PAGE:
Pretty annoyed with Patrick Rothfuss right now - Tactical Ninja
Jun. 26th, 2015
10:29 am - Pretty annoyed with Patrick Rothfuss right now
I just finished reading The Slow Regard of Silent Things. For those who aren't aware, this is a book by the author of The Kingkiller Chronicles but isn't part of the series. It's a novella that explores one of the characters from the main series, Auri, more deeply.
Auri is an enigmatic character and I was keen to find out more about her, and this book delivers.
The writing is lyrical and light, interspersed with the occasional twang as Auri struggles with her mental illness, painting a picture of her life and thoughts in words that almost dance. It's not like a normal story in that there isn't really a plot or a crisis point or an ending with closure. It's more of a stream of consciousness as Auri goes about her business in the Underthing over the course of a week.
During that time you learn quite a lot about how her mind works, and that's what makes it interesting to me. Rothfuss has done a fantastic job of finding Auri's voice and using it for exposition without actually specifically telling you anything.
Auri is not quite right in the head, but it's implied that she once was.
I've gleaned (and there are other theories, but this one is mine) that Auri was a talented alchemist Before, and possibly also a namer or shaper. She also has a pretty serious case of OCD. It seems to me that she cracked, in a similar way to the way Elodin cracked, and now she spends her time making sure the world is 'right'. She has a very strong aversion to doing anything that will sacrifice the 'rightness' of the world for her own gain, and I suspect that there was an incident in which she exercised her power and the consequences of that were that she's now able (or believes she's able) to feel the emotions of inanimate objects. [My pet theory](I wonder if she became able to name all things, and in the process lost her own name and thus her identity became part of all things. The implication is that the name Kvothe uses for her is helping her to anchor herself again, but there's not really enough information for anything but theories here.) And she'll do anything to keep them happy. When things are not right, she becomes almost paralysed by it. When things are right, she is joyfully happy.
Anyway, one of the wonderful things about this book is its lack of exposition - it implies but doesn't tell, and leaves a world of possibilities open for the reader to theorise, as I have done, about what happened to Auri. There is no shortage of options based in what we do glean.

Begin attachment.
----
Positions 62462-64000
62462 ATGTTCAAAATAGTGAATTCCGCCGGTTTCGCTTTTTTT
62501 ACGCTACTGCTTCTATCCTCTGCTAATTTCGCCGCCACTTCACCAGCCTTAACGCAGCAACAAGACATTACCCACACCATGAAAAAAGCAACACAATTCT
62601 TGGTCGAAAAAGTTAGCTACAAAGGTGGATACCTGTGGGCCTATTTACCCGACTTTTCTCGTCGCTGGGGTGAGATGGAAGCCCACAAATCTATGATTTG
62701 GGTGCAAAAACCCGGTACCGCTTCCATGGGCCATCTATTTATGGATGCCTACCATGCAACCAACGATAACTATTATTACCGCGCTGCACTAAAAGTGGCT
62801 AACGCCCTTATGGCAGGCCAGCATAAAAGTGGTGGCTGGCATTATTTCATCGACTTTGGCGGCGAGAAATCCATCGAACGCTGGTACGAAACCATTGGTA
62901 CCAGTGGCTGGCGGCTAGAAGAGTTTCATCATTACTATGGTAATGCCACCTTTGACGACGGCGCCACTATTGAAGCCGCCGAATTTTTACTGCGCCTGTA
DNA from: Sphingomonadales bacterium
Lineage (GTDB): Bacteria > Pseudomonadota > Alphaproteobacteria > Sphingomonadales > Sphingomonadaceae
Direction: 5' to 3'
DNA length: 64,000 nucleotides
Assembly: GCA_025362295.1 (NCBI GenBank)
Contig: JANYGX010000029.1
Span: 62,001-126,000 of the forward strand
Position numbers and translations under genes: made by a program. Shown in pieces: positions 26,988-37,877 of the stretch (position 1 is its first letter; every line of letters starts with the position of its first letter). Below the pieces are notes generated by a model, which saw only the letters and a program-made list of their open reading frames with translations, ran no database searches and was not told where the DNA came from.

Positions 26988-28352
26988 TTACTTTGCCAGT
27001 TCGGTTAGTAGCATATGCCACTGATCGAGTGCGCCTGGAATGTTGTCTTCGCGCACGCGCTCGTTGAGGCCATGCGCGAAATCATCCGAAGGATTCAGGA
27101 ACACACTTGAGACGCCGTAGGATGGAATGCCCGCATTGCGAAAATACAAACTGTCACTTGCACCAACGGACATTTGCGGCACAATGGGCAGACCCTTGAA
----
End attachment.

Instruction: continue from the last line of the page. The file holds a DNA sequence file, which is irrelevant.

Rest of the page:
Which is why reading the following passage jarred me out of the story and made me very, very angry:
"She knew if you weren’t always stepping lightly as a bird the whole world came apart to crush you. Like a house of cards. Like a bottle against stones. Like a wrist pinned hard beneath a hand with the hot breath smell of want and wine."
Right, so we have this amazingly talented and sensitive alchemist, who's a bit mentally unstable, who's skill was such that a lab was created specifically to fit her tiny size, who has abilities in Naming and Shaping, in a universe where mastering any one of these skills risks complete mental breakdown - and the author needs to imply that her trauma was a rape*?
Overdone. Stupid. Doesn't fit the story.
Lazy author gratuitously uses bullshit plot device.
Why? Why do so many authors have to do this to their female characters? Could she not just have lost the plot like Elodin did? Could the Thing have remained unstated or just implied? And if the author felt the need to give an strong implication, did it have to be the same tired trope that every fucking author ever seems to use?
Seriously, it's almost as if there's a rule in the writer's book that goes "If the character is female and needs trauma in her past, have her raped."
Because we all know women can't be traumatised without also being disempowered sexually, right?
* There is an alternate theory out there that Auri was not the victim in this scenario, and that perhaps she did this to someone else and that was her trauma. I'd *like* to believe that, I'm *trying* to believe that, I really am.
Sadly, that was a very jarring and smelly piece of crap writing that mars an otherwise unusual and delightful book, one that is worth reading for anyone who's interested in the world Rothfuss has created and finding out more about Auri.
I'm just going to try and pretend that line isn't in there. But you're on notice, Rothfuss. Consider yourself told.